they are in medical research, alot of people when they hear you or other economist talk about well yeah. Yet if you take five thousand people, you could randomize men give half of my insurance. Other half not near you control Group, and then you measure depression and you measure job outcome and an that's great and that's exciting. There are some people are there, who here that say man? No, I don't want any part of that. I don't want to hear about it. It is wrong to do that. Kind of experiment in a realm where people's livelihoods, health and so on are involved. So can you talk about that kind of
no, what you call it quite moral order, Baron S native about and the ethics of, randomized evaluation. So let me start by telling you an interesting story, which is the Oregon Health insurance experiment. The Oregon half insurance experiment was not something that came about because a bunch of researchers dreamed up and convince the state to do it. We found out about the lottery after the state had decided to do it and they decided to do it, not for research reasons, although it turned out to be wonderful for research but for fairness reasons. Like many states, organ was expanding its medicate programme, in addition to covering the standard patients like poor children and pregnant women and the disabled, it was now offering free or low cost healthcare coverage to some able bodied low income adults and, at the start of two thousand and eight, this state of organ realised that they had enough money in their next by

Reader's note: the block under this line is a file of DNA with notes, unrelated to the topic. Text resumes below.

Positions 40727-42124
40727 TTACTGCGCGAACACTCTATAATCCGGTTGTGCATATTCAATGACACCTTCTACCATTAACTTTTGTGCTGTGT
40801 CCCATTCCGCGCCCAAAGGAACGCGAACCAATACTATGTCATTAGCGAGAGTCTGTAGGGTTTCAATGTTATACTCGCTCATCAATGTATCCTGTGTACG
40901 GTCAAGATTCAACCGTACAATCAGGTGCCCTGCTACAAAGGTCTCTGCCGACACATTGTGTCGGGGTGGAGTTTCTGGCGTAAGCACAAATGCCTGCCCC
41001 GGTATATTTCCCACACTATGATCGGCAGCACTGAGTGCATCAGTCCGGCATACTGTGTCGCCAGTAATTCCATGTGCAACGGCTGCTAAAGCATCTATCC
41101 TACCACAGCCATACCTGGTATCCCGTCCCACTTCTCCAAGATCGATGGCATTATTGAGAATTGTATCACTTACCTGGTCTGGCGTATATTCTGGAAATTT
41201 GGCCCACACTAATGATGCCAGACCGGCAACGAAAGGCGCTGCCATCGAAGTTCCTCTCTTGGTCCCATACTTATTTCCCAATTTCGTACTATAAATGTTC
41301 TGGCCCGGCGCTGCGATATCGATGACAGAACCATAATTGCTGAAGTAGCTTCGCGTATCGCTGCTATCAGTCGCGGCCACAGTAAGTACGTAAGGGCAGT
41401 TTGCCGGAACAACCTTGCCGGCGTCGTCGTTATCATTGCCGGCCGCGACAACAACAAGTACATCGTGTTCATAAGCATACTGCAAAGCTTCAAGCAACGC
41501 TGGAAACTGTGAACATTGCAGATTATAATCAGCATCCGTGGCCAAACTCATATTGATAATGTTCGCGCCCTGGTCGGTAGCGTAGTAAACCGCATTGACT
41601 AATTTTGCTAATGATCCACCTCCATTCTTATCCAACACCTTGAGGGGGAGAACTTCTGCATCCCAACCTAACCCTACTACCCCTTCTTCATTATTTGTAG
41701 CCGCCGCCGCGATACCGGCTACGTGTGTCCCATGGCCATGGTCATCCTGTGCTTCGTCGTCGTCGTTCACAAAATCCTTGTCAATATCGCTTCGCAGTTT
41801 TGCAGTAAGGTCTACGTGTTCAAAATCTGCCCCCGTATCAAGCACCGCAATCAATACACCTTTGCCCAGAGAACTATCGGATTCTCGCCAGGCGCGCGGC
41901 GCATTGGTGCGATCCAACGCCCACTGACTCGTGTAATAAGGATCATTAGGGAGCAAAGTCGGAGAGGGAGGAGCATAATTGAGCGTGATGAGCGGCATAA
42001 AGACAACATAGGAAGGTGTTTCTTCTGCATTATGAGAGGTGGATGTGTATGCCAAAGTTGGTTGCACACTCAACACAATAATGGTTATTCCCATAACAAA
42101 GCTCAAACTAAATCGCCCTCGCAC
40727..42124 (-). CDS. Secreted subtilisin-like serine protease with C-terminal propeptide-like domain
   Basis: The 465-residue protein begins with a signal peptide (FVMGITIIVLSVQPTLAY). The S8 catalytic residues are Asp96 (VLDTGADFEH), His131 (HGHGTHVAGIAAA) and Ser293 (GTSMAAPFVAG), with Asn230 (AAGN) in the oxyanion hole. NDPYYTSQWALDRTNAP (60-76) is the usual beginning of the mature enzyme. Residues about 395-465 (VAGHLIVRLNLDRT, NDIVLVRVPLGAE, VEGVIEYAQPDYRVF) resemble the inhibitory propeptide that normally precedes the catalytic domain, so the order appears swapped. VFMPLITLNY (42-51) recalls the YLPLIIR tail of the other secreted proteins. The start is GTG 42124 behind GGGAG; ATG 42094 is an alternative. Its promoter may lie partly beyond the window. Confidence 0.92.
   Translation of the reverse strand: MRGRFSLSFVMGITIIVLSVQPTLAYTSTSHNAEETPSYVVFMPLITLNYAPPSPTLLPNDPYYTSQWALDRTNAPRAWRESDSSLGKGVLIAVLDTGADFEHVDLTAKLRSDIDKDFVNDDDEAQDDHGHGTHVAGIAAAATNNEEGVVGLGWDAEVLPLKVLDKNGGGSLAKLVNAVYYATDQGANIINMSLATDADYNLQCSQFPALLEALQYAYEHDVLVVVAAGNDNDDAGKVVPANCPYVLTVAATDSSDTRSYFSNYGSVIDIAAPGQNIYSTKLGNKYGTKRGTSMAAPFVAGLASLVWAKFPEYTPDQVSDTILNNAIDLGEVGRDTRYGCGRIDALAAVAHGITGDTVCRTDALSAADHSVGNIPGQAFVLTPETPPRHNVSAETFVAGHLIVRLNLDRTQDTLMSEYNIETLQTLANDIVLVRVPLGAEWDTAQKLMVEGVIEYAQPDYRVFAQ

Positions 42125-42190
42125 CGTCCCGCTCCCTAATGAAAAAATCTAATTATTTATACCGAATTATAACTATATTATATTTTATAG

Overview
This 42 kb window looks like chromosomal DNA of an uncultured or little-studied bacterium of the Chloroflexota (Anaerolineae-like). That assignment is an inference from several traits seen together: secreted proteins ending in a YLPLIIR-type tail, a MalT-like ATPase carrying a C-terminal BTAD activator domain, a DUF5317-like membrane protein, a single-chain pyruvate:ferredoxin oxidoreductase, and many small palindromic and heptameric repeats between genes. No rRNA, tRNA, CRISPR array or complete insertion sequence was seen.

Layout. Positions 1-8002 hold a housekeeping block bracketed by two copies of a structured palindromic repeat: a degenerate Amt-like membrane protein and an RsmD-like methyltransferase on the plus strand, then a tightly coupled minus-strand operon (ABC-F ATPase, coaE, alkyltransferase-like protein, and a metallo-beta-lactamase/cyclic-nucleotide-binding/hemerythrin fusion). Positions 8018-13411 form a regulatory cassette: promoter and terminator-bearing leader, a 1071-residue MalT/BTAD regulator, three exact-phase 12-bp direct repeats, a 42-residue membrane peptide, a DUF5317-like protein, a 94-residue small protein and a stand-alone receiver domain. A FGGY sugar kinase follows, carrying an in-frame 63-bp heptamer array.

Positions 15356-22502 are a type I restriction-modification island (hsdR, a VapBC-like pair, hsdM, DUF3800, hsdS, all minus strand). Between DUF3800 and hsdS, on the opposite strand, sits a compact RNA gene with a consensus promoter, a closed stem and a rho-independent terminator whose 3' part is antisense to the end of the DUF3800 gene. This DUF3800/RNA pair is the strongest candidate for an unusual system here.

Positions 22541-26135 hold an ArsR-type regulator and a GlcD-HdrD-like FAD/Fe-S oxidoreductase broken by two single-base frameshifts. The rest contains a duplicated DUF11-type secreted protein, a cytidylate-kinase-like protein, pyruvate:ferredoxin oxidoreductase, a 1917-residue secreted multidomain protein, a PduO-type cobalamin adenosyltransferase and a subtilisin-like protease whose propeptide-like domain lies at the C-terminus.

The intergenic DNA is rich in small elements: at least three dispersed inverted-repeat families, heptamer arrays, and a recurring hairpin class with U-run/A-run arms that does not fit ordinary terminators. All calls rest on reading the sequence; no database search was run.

it cycle to cover an additional ten thousand individuals. However, they also correctly realise that if they just reopen the programme to low income, uninsured able, bodied adults in Oregon that there were many more than ten thousand who would be eligible. In fact, we subsequently estimated that about two hundred thousand such individuals would have been eligible for the programme, so they decided. The fairest thing to do was actually a and eligibility for Medicaid based on a lottery. They ran a huge public relations campaign for two months and they got about seventy five thousand individuals to sign up and then A letter awaiting a ran, a random number programme to determine which of them could apply for Medicaid and which couldn't this gave single Stein a great and rare opportunity to learn what really happens when a bunch of poor, uninsured people get access to health insurance, because now there were no confounding factors. What you had were choose statistically equivalent